The Pixel has always been my Android phone of choice. The 1st party offering from the giant Google has always made sense with outstanding cameras and smooth, stock Android software. One of the newest additions to Team Pixel is the budget-minded Pixel 7a.
How does this once-compromised smaller sibling add up to the hero lineup? You’ll find out in this full review that it’s as compelling as ever if you’re shopping for a new Made by Google device. We’ve been using a sample provided by our friends over at AT&T for a few weeks and I’m convinced it’s the new “just right model” for me.
Pixels have fallen into a very uniform design language between iterations. The Pixel 7a can easily be mistaken for any of its siblings the Pixel 7 or Pro at first glance. You get the same uni-body design with the now-infamous camera bar on the back.
The left side is vacant while the power button and volume rockers flank the right. The bottom houses the USB-C port and two downward-firing speaker grilles. The understated framing of the Pixels is present in the 7a, and those of us who like that will find this appealing as in previous models.
The front of the Pixel 7a is a 6.1-inch OLED display capable of 1080×2400 resolution and 429 ppi density. It also marks the first a-series Pixel to have a 90Hz refresh rate even though it’s off by default in Settings. It’s also an Always on Display with Corning Gorilla Glass 3 for shatter protection.
Internally, Google has updated the Pixel 7a with the latest Tensor G2 CPU and Mali-G710 MP7 GPU. Our review unit is paired with 8GB of RAM and 128GB of storage for just enough space and plenty of performance for most users.
The sizing of the Pixel 7a’s overall build is fantastic. I’m still a sucker for a “small” smartphone, and Google has nailed that here. Much like the Fold while closed, it’s roughly the same size as my iPhone 13 with slightly slimmer aspect ratios.
Software and Performance
This is where Pixels have always shined and the Pixel 7a is no exception. The clean interface and fast transitions of the Pixel Launcher are excellent. There’s very little difference, if any, in using this phone over the flagship 7 Pro. The base software is rock solid.
It’s running Android 13 with all the Google bells and whistles onboard. You get the same Google Assistant, Now Playing, and cool array of wallpapers as any other Pixels. The same goes for free photo backups using Google Photos.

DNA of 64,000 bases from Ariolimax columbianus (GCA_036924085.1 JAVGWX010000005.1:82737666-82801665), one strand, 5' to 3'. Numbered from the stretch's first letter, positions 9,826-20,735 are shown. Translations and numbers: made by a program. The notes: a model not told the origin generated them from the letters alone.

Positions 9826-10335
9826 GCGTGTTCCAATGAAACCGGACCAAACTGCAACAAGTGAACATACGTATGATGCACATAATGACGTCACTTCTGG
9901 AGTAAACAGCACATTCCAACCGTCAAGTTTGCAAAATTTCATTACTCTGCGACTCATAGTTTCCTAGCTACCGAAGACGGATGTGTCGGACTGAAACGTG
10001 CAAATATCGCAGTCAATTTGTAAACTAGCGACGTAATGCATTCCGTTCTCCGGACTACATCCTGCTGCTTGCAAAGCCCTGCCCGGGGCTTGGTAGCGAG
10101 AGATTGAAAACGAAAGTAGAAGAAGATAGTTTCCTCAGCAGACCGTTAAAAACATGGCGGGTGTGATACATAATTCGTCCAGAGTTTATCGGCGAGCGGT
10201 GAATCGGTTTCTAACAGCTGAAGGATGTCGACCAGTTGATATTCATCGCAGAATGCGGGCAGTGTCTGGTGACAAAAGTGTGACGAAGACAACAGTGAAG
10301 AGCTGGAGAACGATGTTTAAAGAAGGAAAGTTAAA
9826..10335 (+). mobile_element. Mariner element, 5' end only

Performance has been great as well. In my usage, you’d have zero issues using the Pixel 7a coming from any Android phone, but especially another Pixel. The snappiness and fluidity of the interactions is what you’d expect from another offering from Google.
This might be my biggest negative. Much like my Pixel 6 running the Tensor G1, Google still has a long way to go in optimizing battery life and heat. The Pixel 7a only sports a 4385mAh battery. That will get you through most days but still lags behind what Qualcomm and Apple are making standard in other handsets.
The Tensor G2 also runs hot when using it for moderate sessions. I had similar issues during my time with the Pixel Fold and suffered the same Android Auto shutdowns and general concerns over the phone overheating.
Thankfully, the engineering lords at Google have finally added one of the most sought-after hardware features to the Pixel 7a. This year’s model includes Qi wireless charging. It’s slow, but still more than functional for overnight top-offs. Its true value is debatable, but this once and for all brings the smallest and cheapest Pixel on par with its rivals from Apple.
I’ve found I prefer the output of Pixels more than any other smartphone camera and I’m happy to report that Pixel 7a creates similar shots. Honestly, I can’t tell any difference between my Pixel 6 results and the 7a from the final photos.
Unless the lighting is just atrocious, the Pixel 7a outperforms almost any other Android devices I’ve used. Night Sight works great, and the new addition of Long Exposure is a nice touch of more integrated exposure shots. The same is true for Portrait and the wide-view camera. They just work. Consistently.
The Pixel 7a is by far the best bang for the buck member of Google’s smartphone family. For $500, this phone ticks almost every box you could want now. Reasonable size while still 6 inches, has great cameras, and finally wireless charging.
You can snag a new Pixel 7a from our friends over at AT&T right now. The full retail price is $499, but if you prefer monthly leases, it’s just $5 per billing cycle. That’s a great way to get this Pixel iteration. Hit the link below to purchase yours now.